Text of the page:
November 29, 2012

I Spoke Too Soon

I hate when the stupidly unexpected happens, especially when you think you're done with something and...nope!  You screwed up and now have to fix it!

You see, while I was up at my parent's house for Thanksgiving, I decided to test wash Crazy Cable Blanket.  You know, to make sure it wasn't going to fall apart or anything.  That, and it needed to be washed.

Well, the good news is that it came out of the washer and drier intact.  The bad thing is doing so unblocked the damn thing.  This is acrylic/nylon yarn.  The blocking job I did should have been permanent (and, yes, you CAN block acrylic yarn, you just have to steam block instead of wet block the item.  Oh, and unlike wool, once you block acrylic, it's always blocked.  Which, given that I tend to use acrylic when I need something that can be washed and dried, is nice).

So, this means two things: either the nylon is keeping me from doing the acrylic perma-block, or the whole pillowcase trick I used became my iron has hard water dust all in it (which I rather not get all over my knitting) didn't really block it.  Having done a bit of research after the fact, it seems that it's the latter.  I'm guessing that I was supposed to use the steam setting of the iron with the wet pillowcase  because the pillowcase isn't supposed to generate the steam.  Or I didn't iron it until the pillowcase was dry enough.  Or both.  Probably both.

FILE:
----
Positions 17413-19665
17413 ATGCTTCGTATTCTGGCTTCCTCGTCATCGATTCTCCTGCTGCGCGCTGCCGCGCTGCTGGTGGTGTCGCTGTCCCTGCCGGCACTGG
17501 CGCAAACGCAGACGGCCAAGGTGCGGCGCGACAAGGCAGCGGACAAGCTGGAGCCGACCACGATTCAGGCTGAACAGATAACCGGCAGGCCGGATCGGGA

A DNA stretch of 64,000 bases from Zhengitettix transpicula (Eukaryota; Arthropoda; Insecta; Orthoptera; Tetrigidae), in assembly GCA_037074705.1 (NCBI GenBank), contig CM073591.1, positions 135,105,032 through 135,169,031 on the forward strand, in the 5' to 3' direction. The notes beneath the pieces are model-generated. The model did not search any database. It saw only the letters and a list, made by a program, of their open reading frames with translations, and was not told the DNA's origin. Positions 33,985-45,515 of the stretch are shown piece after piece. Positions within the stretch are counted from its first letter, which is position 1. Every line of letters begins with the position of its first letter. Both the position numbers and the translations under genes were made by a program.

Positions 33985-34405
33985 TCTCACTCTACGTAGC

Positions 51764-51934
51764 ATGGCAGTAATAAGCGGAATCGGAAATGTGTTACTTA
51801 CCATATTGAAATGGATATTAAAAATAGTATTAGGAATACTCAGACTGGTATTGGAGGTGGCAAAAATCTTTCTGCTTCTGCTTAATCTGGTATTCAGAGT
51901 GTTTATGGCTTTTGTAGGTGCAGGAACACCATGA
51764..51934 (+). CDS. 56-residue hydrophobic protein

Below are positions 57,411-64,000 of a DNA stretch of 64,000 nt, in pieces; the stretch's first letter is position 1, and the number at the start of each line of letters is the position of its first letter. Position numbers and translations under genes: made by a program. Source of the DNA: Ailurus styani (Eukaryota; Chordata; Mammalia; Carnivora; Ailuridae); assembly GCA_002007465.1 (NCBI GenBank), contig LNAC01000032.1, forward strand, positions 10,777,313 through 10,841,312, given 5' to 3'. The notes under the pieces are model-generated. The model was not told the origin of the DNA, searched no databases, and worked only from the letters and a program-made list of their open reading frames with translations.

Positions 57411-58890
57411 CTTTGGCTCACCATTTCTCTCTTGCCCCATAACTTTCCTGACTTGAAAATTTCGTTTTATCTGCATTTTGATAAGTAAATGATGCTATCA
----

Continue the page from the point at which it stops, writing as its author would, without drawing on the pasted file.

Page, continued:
Of course, I left Crazy Cable Blanket up at my parent's house as planned, which means I have to wait until I go up there again to use their non-hard-water-damaged iron to steam block it again.  This also means it will be done right before I give it to my if it doesn't stick this time, I failed.

At least the other Hanukkah present I'm making is moving:

...for now, that is.

November 20, 2012

Happy Thanksgiving

Happy Thanksgiving to all the Americans out there!  Since I'll be busy for the holiday, I won't be keeping up my current posting rate (ha, my best yet, though there's no way I'm doing this long term).

To everyone else, have a good rest of the week. 

November 19, 2012

Crazy Cable Blanket Debrief (With a Bonus Border Pattern)

So, I finished Crazy Cable Blanket:

Yet I cannot make my bed well, or pick up the shoes I haven't worn in months.
It's all done.  Border, blocked, everything.  I can't believe I managed to finish it.  The label I sewed on it says it all:

I ordered them from KnitPicks, but other retailers may have these labels in stock as well